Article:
by R. Daniel Mann
Question: It is difficult for me (a part-time working woman with school-age children) to know when to attend a levaya (lit., accompanying the deceased) of people I know but am not close with. Can you give me guidelines?
Answer: It is more feasible to provide background and perspective than exact guidelines.
The basic sources seem clear. The gemara (Ketubot 17a) discusses the deceased’s spiritual prominence’s impact on how many people should stop their activities, including Torah study, to escort him. Another gemara (Moed Katan 27b) says that when there is a deceased in the city, the townspeople are forbidden to work unless there is a chevra kaddisha to prepare for the funeral. Tosafot (Ketubot ibid.), accepted by the Shulchan Aruch (Yoreh Deah 361:2) says that at the time of the levaya, all are forbidden to work, implying that all should take part.
However, many Acharonim encountered a more lenient common practice. In some cases, one could distinguish between Talmudic and later times. Perhaps Talmudic Jewish communities were smaller than some later ones. (See Minchat Elazar IV:2, referring to L’vov, exclaiming that if one went to every funeral in a big city, he would not be able to learn.) However, it is difficult to claim that differing situations account for the whole difference between sources and practice.
The Netziv’s opinion (Ha’amek She’ala 14:2) serves as a limud z’chut. The gemara (Berachot 18a) harshly criticizes one who sees the deceased and is not melaveh him, and the Netziv posits that the obligation is only upon seeing him; if one knows about the levaya without seeing it, he need not go. While the Netziv and others identify important poskim who disagree (including Beit Shmuel 65:3 and Shach, YD 361:5), this may suffice to justify the established practice.
The Pitchei Teshuva (YD 361:2) accepts the opinion that the requirement of levaya extends all the way to the cemetery. But others (Netziv, above; see more opinions in Even Yaakov (Waldenberg) 19) limit it to 4 amot, and according to them, we can explain the lenient practice as follows. Perhaps it was common for the funeral procession to pass through town, and each person would pause his activities and escort the deceased a short distance, showing respect by giving a few minutes of his time. Nowadays, when attending a funeral involves an hour and often much more, the average person is not expected to do so.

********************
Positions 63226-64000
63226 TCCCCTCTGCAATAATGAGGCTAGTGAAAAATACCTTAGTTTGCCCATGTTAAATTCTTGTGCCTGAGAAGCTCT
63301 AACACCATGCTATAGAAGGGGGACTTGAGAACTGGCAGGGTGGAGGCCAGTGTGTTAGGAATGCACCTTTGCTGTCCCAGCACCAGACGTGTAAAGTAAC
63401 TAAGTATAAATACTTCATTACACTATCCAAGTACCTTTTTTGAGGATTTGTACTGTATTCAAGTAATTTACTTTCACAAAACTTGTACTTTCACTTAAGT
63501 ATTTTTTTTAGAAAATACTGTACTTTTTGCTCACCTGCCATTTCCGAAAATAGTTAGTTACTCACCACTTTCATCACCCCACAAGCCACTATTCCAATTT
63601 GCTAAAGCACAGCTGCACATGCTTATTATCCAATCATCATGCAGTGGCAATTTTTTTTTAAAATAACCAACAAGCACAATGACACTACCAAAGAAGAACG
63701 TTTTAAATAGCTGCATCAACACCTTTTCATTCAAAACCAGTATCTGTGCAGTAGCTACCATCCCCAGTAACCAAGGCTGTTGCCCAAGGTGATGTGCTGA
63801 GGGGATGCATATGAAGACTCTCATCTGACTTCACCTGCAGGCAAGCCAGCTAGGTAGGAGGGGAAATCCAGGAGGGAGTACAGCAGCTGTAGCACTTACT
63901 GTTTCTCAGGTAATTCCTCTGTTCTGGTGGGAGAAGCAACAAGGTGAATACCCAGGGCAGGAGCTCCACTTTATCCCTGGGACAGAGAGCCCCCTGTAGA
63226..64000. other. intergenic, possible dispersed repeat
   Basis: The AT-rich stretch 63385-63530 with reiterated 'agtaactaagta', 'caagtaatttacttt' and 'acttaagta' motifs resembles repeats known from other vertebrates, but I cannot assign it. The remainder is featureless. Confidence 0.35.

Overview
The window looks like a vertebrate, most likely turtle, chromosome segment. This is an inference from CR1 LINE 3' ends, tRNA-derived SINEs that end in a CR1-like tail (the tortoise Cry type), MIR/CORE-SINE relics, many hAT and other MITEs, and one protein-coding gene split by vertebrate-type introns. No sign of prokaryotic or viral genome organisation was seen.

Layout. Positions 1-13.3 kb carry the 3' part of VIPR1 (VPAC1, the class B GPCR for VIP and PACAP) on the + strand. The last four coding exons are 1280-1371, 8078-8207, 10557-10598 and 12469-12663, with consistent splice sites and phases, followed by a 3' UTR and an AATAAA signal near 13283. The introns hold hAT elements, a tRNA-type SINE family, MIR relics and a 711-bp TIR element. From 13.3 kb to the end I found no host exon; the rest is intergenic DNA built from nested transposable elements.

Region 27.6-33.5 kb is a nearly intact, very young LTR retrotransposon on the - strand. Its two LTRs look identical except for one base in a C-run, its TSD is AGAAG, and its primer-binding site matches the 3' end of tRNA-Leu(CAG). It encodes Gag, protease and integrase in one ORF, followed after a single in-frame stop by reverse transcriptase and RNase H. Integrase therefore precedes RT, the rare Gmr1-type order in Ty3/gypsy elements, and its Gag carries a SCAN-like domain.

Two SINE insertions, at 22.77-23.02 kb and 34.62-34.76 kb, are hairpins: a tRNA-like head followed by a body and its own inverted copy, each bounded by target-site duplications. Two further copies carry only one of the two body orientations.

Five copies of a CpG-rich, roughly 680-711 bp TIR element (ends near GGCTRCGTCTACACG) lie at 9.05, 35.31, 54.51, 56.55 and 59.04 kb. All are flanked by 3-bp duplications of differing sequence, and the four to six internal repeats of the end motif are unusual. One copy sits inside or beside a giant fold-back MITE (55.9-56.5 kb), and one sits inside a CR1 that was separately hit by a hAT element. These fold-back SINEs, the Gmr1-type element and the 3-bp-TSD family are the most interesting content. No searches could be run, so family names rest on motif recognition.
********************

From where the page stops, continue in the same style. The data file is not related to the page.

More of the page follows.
Divrei Nechemia (YD 25) fascinatingly explains that the lenient practice is “self-fulfilling.” One can, during his life, waive his posthumous honor, e.g., he can instruct not to eulogize him, (see Sanhedrin 46b). Thus, one who lives in a society in which people go only to the funerals of people with whom they had a significant connection, he accepts having this be true for his funeral. The gemara (Ketubot 72a) indeed views death-related chesed as reciprocal. A man’s broad forbidding of his wife to be menachem avel is grounds for divorce because “one who eulogizes will be eulogized, one who buries others will be buried by others, …”
Let us put things in perspective. The Rambam (Avel 14:1) lists halvayat hameit among the Rabbinic obligations that fulfill the general mitzva of “V’ahavta l’reacha kamocha,” along with bikur cholim, hachnasat orchim, etc. It is almost impossible for a person to find the time/energy to excel in all of these, thus leaving room for people to specialize in some areas, while doing the minimum (perhaps even with leniencies) in others. Sometimes life dictates one’s abilities regarding such mitzvot, e.g., some people would get fired for going to funerals too often; for others, doing so would contradict familial responsibilities – see Kiddushin 30b). One should internalize the Rabbinic perspective on the great reward for levayat hameit (see Berachot 18a) and the belief that a well-attended funeral is impactful for the deceased (multiple gemarot). Then she can try to determine when this is appropriate for her, factoring in the level of connection, “deservedness” of the deceased, and her availability at that time.